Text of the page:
May 5 - July 1
Jean Charlot | Champion of the Everyday

Please note that exhibition works will not be available for pickup or shipping until the exhibition closes.

Jean Charlot (French-born, American, 1898-1979) was born in Paris in 1898. He served in World War I and later moved to Mexico in 1921. Charlot participated in Mexican muralism both as an assistant to artists including Diego Rivera and with his own murals. Charlot also lived in the ancient Mayan city, Chichén Itzá where he witnessed and illustrated excavations by the Carnegie Institute, fostering his interest in indigenous culture and pre-Columbian iconography. He studied the works of José Guadalupe Posada which also had an influence on his prints, later publishing articles and essays on the subject. Charlot left Mexico for the United States in 1929. While living in New York, he taught at the Art Students League, then was invited by Josef Albers to teach and create murals at Black Mountain College in 1944. He also lived in Colorado to teach at the Colorado Springs Fine Arts Center and the Fountain Valley School. In 1949, Charlot settled in Hawaii where he taught at the University of Hawaii for over 30 years. He passed away in Honolulu in 1979.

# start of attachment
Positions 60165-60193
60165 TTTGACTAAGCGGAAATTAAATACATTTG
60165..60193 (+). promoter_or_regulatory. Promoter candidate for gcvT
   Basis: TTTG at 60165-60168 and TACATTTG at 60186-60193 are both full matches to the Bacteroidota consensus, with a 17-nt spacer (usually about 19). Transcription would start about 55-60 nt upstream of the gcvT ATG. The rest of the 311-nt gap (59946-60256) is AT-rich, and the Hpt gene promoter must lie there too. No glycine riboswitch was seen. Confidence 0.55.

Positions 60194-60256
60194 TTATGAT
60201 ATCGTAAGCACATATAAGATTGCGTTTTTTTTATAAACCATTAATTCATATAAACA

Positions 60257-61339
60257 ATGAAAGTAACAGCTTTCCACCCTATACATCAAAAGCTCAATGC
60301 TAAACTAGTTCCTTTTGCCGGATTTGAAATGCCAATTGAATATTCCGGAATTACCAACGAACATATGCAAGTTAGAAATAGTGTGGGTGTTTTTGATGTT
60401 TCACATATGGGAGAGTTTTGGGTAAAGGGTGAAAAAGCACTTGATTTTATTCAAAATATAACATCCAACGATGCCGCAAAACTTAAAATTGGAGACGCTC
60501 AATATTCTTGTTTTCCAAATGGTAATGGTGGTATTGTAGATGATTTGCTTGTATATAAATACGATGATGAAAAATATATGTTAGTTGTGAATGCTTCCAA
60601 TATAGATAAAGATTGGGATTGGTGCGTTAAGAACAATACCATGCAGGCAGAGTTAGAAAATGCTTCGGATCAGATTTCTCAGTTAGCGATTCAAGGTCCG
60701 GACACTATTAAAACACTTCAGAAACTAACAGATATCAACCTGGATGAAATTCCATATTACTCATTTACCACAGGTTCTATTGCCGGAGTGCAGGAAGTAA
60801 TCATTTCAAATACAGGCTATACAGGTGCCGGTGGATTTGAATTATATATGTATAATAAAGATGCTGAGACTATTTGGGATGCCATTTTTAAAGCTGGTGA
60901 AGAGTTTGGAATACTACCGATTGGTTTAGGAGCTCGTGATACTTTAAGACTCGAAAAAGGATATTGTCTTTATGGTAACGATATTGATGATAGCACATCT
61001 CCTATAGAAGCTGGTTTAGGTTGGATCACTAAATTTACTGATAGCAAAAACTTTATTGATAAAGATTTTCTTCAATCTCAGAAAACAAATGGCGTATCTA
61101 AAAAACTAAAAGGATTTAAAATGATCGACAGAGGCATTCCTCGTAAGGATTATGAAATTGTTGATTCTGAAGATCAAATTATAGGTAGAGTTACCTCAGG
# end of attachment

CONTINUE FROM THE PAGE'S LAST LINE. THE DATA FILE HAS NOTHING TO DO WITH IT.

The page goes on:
Charlot is known for his prolific output across several mediums, including murals, original prints, oil paintings, illustrations and scholarly articles. He played a key role in the Mexican Mural Renaissance alongside Diego River  Pablo O’Higgins and José Clemente Orozco. Charlot is credited with completing the movement’s first mural in true fresco. He is also known as a contributor to the popularity of lithography in Mexico and for drawing attention to mesoamerican and Hawaiian art and culture. His works are collected by many major institutions and his murals are preserved internationally. The Jean Charlot Collection is held by the University of Hawaii.

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